I understand the definition of `>>=` in term of `join`

``````xs >>= f = join (fmap f xs)
``````

which also tells us that `fmap + join` yields `>>=`

I was wondering if for the `List` monad it's possible to define without `join`, as we do for example for `Maybe`:

``````>>= m f = case m of
Nothing -> Nothing
Just x  -> f x
``````

Sure. The actual definition in `GHC/Base.hs` is in terms of the equivalent list comprehension:

``````instance Monad []  where
xs >>= f             = [y | x <- xs, y <- f x]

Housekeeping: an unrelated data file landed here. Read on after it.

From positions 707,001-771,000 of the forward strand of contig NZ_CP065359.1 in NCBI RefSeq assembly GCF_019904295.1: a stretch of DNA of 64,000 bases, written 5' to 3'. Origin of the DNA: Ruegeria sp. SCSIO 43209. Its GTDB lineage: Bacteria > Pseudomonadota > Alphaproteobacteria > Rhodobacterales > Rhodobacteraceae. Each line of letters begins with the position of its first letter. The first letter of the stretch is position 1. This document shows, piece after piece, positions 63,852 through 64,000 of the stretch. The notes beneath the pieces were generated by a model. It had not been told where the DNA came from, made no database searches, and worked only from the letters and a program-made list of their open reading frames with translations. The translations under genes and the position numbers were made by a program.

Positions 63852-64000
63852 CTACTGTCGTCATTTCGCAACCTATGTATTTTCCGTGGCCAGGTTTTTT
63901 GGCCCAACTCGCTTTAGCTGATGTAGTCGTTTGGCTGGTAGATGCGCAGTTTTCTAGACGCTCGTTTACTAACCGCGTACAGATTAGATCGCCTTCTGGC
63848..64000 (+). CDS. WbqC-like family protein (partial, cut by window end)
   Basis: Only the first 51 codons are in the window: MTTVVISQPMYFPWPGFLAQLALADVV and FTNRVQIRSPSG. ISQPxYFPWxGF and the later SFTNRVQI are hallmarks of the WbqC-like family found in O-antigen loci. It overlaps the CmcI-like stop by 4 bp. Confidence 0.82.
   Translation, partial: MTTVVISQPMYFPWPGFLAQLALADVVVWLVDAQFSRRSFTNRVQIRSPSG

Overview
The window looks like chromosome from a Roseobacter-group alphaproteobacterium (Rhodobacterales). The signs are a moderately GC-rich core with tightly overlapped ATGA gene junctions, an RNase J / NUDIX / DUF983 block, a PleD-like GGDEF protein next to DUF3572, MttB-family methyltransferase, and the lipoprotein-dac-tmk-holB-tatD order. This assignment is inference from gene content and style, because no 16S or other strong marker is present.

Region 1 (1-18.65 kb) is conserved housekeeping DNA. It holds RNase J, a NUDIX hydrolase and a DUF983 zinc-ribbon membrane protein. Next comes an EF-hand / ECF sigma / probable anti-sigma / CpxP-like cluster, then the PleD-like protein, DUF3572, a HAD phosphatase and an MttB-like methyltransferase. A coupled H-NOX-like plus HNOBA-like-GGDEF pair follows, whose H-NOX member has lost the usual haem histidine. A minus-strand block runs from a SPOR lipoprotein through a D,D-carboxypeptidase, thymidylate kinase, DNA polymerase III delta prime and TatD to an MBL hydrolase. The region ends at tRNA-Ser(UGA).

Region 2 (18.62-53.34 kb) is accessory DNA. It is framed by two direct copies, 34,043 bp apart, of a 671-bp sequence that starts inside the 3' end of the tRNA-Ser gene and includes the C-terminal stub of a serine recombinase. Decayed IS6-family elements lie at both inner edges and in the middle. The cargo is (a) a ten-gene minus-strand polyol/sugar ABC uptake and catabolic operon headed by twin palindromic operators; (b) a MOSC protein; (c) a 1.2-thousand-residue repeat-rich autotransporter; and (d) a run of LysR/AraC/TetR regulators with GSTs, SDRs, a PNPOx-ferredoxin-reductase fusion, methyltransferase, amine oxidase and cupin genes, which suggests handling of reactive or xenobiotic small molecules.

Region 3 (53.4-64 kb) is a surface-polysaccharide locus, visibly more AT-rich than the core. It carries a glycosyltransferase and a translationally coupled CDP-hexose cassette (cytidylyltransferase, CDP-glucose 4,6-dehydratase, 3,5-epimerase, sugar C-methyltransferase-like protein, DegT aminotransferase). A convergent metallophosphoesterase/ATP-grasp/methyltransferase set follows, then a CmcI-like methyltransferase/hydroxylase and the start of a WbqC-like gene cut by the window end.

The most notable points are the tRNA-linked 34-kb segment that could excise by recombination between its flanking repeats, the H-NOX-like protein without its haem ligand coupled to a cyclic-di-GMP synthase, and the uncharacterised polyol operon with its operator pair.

``````

Alternatively, you could try the following method of working it out from scratch from the type:

``````(>>=) :: [a] -> (a -> [b]) -> [b]
``````

We need to handle two cases:

``````[] >>= f = ???
(x:xs) >>= f = ???
``````

The first is easy. We have no elements of type `a`, so we can't apply `f`. The only thing we can do is return an empty list:

``````[] >>= f = []
``````

For the second, `x` is a value of type `a`, so we can apply `f` giving us a value of `f x` of type `[b]`. That's the beginning of our list, and we can concatenate it with the rest of the list generated by a recursive call:

``````(x:xs) >>= f = f x ++ (xs >>= f)
``````
• and that is exactly as it was given in the Reasoned Schemer! (only, in Scheme; without ever mentioning the "M" word). They even had two different "binds" there. – Will Ness Feb 18 '18 at 1:56